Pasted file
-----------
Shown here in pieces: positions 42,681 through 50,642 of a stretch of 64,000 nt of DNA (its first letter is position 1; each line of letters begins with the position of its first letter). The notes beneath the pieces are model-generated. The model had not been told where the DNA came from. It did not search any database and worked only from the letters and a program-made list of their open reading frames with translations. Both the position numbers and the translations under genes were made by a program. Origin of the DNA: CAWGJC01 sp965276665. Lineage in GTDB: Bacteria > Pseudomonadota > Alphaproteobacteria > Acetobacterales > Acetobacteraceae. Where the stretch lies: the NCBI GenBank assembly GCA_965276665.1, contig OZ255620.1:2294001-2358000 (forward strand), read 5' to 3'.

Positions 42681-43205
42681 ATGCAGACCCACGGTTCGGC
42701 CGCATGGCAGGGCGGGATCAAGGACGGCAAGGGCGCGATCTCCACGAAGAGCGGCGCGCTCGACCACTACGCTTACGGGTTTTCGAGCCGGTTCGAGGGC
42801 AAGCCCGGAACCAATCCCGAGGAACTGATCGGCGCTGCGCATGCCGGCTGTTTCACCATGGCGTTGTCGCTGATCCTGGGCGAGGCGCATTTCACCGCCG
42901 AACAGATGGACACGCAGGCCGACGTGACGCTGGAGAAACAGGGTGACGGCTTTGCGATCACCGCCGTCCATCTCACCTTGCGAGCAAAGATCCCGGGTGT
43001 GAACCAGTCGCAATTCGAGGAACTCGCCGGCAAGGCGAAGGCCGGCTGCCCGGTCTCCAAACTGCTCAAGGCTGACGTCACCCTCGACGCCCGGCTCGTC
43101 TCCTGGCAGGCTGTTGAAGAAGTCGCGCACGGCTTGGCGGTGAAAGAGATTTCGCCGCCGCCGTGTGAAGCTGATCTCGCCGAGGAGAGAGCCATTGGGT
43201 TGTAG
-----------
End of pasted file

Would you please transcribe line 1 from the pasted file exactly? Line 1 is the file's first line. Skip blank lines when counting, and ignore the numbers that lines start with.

Shown here in pieces: positions 42,681 through 50,642 of a stretch of 64,000 nt of DNA (its first letter is position 1; each line of letters begins with the position of its first letter). The notes beneath the pieces are model-generated. The model had not been told where the DNA came from. It did not search any database and worked only from the letters and a program-made list of their open reading frames with translations. Both the position numbers and the translations under genes were made by a program. Origin of the DNA: CAWGJC01 sp965276665. Lineage in GTDB: Bacteria > Pseudomonadota > Alphaproteobacteria > Acetobacterales > Acetobacteraceae. Where the stretch lies: the NCBI GenBank assembly GCA_965276665.1, contig OZ255620.1:2294001-2358000 (forward strand), read 5' to 3'.